"Was it just words and grammar, or fundamentally something much deeper"" she said. "Did we require the capacity to reason in order to have language" Or in acquiring language from our culture, did we also acquire the capacity to reason, to think and finally to assume moral responsibility for all of our actions" Did language enable us to become cultural beings, or was it culture itself that enabled us to acquire language"" Great Ape Trust of Iowa
Ape language studies also have exposed what may be flaws in the distinction between humans and animals, she said. The natural world is divided into four categories man, animal, vegetable and mineral but the more scientists learn about and understand great apes, "the more we find our old categories falling into ruin."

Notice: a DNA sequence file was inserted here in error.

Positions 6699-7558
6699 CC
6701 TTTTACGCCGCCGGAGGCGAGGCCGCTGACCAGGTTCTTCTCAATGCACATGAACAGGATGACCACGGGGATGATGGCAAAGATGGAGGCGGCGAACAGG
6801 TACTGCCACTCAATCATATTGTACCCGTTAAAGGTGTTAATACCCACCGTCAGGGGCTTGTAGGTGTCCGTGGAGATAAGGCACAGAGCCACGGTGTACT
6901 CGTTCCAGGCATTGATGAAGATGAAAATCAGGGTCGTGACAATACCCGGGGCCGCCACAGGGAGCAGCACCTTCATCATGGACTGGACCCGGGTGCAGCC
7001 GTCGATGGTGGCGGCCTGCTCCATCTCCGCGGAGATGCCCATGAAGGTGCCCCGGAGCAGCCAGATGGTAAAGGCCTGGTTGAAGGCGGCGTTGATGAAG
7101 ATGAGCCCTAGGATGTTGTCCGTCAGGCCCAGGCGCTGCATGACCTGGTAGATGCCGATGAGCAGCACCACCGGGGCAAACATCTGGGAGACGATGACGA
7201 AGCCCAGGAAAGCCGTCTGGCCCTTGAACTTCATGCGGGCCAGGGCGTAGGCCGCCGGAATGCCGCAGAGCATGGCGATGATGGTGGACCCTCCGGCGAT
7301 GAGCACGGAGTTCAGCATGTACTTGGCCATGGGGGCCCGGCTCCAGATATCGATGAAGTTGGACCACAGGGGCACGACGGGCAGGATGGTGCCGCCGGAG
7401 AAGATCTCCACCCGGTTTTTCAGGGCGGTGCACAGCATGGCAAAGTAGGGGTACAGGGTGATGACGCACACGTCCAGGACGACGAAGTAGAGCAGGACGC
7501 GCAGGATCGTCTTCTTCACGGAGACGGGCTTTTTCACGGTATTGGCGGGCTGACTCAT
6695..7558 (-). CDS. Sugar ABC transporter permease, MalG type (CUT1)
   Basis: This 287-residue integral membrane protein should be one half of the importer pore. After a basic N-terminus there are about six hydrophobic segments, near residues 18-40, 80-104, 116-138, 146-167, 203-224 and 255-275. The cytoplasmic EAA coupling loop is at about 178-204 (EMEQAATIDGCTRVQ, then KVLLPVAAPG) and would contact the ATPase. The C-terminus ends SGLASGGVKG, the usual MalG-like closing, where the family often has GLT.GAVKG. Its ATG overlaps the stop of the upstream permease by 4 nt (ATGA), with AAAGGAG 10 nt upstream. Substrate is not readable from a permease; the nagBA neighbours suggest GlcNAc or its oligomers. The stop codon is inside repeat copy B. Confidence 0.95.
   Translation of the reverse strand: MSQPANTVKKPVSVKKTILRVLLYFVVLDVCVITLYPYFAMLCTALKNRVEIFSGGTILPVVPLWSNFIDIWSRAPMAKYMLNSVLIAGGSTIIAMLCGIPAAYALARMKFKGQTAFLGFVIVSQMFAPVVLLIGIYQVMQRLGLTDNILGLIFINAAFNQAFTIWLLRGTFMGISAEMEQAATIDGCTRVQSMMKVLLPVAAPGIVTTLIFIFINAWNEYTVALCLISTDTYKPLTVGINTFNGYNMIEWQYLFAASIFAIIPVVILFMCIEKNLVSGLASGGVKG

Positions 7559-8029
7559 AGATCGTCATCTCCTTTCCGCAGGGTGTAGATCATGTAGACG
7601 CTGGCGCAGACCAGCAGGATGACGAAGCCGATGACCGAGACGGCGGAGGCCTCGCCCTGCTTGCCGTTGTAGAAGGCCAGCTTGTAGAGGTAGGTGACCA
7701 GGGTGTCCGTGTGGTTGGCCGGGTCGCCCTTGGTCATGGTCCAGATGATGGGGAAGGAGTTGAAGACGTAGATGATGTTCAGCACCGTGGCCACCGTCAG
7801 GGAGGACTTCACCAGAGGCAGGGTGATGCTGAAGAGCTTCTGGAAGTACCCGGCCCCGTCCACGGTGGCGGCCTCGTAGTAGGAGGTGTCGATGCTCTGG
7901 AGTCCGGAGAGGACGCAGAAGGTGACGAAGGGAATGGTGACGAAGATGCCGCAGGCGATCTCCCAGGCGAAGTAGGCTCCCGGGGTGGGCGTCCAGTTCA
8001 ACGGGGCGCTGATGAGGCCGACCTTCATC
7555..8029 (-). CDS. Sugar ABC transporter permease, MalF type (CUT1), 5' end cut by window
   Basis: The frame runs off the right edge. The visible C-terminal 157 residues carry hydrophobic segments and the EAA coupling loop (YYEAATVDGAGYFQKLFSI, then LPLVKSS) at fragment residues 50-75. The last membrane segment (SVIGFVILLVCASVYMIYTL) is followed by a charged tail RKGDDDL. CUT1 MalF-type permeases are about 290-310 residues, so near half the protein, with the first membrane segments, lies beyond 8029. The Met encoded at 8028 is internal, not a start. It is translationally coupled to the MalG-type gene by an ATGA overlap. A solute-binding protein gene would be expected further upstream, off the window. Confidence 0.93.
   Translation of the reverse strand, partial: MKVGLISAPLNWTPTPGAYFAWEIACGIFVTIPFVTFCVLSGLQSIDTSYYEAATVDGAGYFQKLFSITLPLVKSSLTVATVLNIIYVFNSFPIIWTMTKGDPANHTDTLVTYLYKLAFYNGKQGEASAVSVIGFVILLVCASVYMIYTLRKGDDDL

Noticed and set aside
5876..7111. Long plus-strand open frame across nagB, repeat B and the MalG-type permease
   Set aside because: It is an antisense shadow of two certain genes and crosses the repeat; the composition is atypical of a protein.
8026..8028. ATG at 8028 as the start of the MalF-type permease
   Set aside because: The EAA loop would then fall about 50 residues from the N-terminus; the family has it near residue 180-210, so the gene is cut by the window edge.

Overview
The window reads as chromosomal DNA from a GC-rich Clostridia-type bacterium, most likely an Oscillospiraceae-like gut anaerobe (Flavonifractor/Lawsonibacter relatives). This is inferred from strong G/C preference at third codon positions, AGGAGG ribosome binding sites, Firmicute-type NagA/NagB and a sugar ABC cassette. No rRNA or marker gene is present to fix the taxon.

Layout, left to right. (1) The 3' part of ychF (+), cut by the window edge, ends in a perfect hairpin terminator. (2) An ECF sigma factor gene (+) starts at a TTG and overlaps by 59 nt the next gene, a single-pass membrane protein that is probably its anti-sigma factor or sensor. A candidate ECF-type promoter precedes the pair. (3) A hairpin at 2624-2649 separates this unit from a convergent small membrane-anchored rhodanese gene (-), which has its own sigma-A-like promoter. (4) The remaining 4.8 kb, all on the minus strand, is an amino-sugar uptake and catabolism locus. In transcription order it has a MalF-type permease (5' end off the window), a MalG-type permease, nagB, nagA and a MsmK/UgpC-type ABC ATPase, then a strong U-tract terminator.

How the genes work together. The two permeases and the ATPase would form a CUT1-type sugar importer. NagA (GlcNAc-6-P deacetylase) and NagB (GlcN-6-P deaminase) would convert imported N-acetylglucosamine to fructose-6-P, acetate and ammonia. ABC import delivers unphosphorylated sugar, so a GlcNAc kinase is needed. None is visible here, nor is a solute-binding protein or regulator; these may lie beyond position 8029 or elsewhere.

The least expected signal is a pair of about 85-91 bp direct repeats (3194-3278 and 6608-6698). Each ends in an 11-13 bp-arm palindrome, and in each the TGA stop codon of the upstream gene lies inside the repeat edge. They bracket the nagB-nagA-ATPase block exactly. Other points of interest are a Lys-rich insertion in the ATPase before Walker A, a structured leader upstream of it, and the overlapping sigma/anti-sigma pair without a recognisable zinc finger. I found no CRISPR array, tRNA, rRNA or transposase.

"We now know that we share with some apes nearly 99 percent of our DNA," she said. "We are, in fact, really a genera of five great apes, related in the following order from most distant to nearest: orangutan, gorilla, chimpanzee, bonobo and human being. Even more puzzling to us is this fact: Chimpanzees and bonobos are more closely related to us than they are to the other great apes, the gorilla and the orangutan.
"Thus, if genes matter and they do then how do we justify the categories man and animal when there are two species of animals living on the planet that are more like us than they are like any other living animal"" she said. "Such scientific findings have thrown our old simplistic categories into a state of confusion. The field of ape la
|Contact: Al Setka|
Great Ape Trust of Iowa